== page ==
Praise the Lord that Christian Aid is reaching the nations!
— Donna K., PA
The letters we get from Christian Aid keep us informed of the needs of our brothers and sisters in Christ. Thank you so much.
— Charles and Susana C., KY
Thank God for the good work you are doing.
— David E., NY
I praise God for the GREAT and MARVELOUS work He is doing through your ministries to our Brethren.
— DonnElise K.
Thank you for the letters included with our receipts. They help me understand your work. They remind me to pray for you….because you are missionaries too.
— Janet H., MT
Praise God for your ministry! Many others need to do missions this way.
— Sonja K., ME
Praying for each of you every day!
— Kenneth S., FL
God bless everyone involved in Christian Aid.
— Sheila B., CA
As we welcomed a new granddaughter recently, our hearts also ached for these children born as refugees. May this gift, however small, alleviate some hungry cries. We continue to pray for peace.
— Ron and Natalie T., MD
Top 5 People Groups
Mestizo Colombian: 32,452,000
White Colombian: 9,117,000
Detribalized Amerindian: 793,000
Plagued by its tarnished image as a hotbed for the lucrative drug trade, guerrilla groups, and rampant violence, Colombia is experiencing a resurgence of order and stability. This South American country supplies 90 percent of the cocaine that enters the United States. The illegal cash crop brings such a high yield of profits that it is among one of the leading export commodities from Colombia–along with oil, coal, and coffee. The drug trade has generally been controlled by guerrilla groups as well as private armies of drug lords. However, crackdowns on violent groups over the past decade have contributed to the significant reduction in kidnappings, murders, and other crimes. Thousands of guerrillas and paramilitaries are demobilizing due to government amnesty.
That history of terror and uncertainty has actually had a positive impact on the evangelical church in Colombia. Perhaps because of such difficult circumstances, more citizens have turned to Christ for hope in recent years. In 1960, only 0.6 percent of the population was considered evangelical. Today that figure has climbed to 7.5 percent, and charismatics now number 18 percent of the population. What makes that growth particularly remarkable is the sad reality that believers were often (and still are) targeted by drug cartels and guerrillas. Indigenous churches have seen the greatest denominational growth.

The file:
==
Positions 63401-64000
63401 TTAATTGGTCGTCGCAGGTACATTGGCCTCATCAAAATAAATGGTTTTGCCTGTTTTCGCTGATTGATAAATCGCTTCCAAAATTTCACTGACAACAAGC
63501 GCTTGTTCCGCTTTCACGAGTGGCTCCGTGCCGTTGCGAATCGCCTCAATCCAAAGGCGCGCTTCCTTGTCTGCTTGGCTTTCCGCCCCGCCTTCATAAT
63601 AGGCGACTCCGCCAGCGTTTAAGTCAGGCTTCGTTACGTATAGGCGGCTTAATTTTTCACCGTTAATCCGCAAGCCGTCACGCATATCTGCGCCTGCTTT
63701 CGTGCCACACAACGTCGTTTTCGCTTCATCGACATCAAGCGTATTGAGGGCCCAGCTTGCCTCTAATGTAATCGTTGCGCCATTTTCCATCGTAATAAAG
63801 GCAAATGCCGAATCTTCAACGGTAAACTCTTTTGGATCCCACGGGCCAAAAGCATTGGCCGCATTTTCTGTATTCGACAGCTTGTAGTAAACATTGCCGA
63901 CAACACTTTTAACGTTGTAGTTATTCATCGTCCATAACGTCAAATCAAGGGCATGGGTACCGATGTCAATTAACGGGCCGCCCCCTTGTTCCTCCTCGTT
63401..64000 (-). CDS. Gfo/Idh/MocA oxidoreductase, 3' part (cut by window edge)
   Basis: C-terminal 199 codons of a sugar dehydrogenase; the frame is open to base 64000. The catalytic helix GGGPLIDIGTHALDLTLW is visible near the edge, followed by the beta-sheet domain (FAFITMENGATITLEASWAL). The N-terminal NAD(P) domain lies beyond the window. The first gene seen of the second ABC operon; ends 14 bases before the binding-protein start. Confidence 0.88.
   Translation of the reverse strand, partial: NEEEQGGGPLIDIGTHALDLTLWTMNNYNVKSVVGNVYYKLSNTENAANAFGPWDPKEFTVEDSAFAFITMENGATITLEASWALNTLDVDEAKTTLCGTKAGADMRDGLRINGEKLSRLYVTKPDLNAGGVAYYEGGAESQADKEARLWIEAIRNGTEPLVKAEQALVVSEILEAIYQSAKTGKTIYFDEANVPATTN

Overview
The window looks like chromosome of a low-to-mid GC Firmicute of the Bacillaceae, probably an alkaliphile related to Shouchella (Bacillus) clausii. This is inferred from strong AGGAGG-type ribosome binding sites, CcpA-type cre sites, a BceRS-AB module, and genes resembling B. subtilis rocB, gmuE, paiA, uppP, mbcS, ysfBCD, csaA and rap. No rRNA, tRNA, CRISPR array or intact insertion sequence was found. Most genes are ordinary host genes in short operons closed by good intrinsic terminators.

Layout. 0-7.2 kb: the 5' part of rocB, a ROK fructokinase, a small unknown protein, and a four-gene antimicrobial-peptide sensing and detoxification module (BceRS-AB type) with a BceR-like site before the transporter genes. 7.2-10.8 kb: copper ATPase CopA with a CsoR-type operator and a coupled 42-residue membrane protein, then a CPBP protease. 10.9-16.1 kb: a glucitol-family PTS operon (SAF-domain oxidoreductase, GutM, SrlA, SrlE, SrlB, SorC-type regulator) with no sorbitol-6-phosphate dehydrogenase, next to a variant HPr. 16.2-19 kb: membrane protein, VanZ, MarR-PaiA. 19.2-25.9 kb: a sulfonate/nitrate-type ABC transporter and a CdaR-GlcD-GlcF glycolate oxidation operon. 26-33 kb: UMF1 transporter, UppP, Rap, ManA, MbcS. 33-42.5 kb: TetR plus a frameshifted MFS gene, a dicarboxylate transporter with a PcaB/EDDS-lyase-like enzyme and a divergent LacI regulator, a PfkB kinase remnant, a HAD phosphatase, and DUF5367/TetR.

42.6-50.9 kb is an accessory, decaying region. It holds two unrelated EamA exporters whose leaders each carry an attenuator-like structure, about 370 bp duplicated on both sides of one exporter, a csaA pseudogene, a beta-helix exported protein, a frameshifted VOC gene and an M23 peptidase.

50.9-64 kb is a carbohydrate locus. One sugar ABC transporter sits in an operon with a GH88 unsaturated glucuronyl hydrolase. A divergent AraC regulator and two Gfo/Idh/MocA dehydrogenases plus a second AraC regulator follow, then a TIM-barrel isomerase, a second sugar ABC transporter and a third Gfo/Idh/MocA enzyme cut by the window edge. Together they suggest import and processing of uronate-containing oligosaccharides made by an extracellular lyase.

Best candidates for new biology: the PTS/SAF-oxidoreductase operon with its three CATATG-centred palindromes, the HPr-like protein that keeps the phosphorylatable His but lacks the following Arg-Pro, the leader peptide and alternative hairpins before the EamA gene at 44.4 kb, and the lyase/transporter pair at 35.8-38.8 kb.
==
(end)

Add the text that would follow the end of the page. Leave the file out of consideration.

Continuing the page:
Rich in ethnic diversity, Colombia has a mix of descendants from the original indigenous peoples, Spanish colonists, Africans who were brought to the continent as slaves, and an influx of immigrants from Europe during the 20th century. The Spanish arrived in 1499. The Republic of Colombia was established in 1886, and the country was the first in South America to have a constitutional government.
Some of the largest indigenous groups are the Wayuu, the Arhuacos, the Muisca, the Kuna, the Paez, the Tucano, and the Guahibo. Some 800,000 people–about 2 percent of Colombia´s population–are identified as indigenous. Of 111 people groups, five are considered unreached according to Joshua Project.
Recent Prayerline Posts
COLOMBIA. Native missionaries with the Lord’s Vineyard of Colombia (VOC) travel on foot to remote villages, often through jungles filled with poisonous snakes, bandits and drug lords. Travel on horseback is much safer and greatly expands the territory covered and materials transported. ...
COLOMBIA. In remote jungle areas, courageous native missionaries with The Lord’s Vineyard of Colombia share the gospel among Guahivo, Zikuani, Salvia and other people groups who live in extreme poverty. Workers gather children into small groups to study the Bible and then distribute much-needed shoes ...
Colombia is a country displaying a variety of beautiful landscapes, but the jungle areas are difficult to reach by car. Horses, motorcycles, and boats are the most efficient ways of traveling through these diverse mission fields. Read more.
Faith. Many times it was all that Carlo Perez* took with him on his walks through the jungles of Colombia. Read more.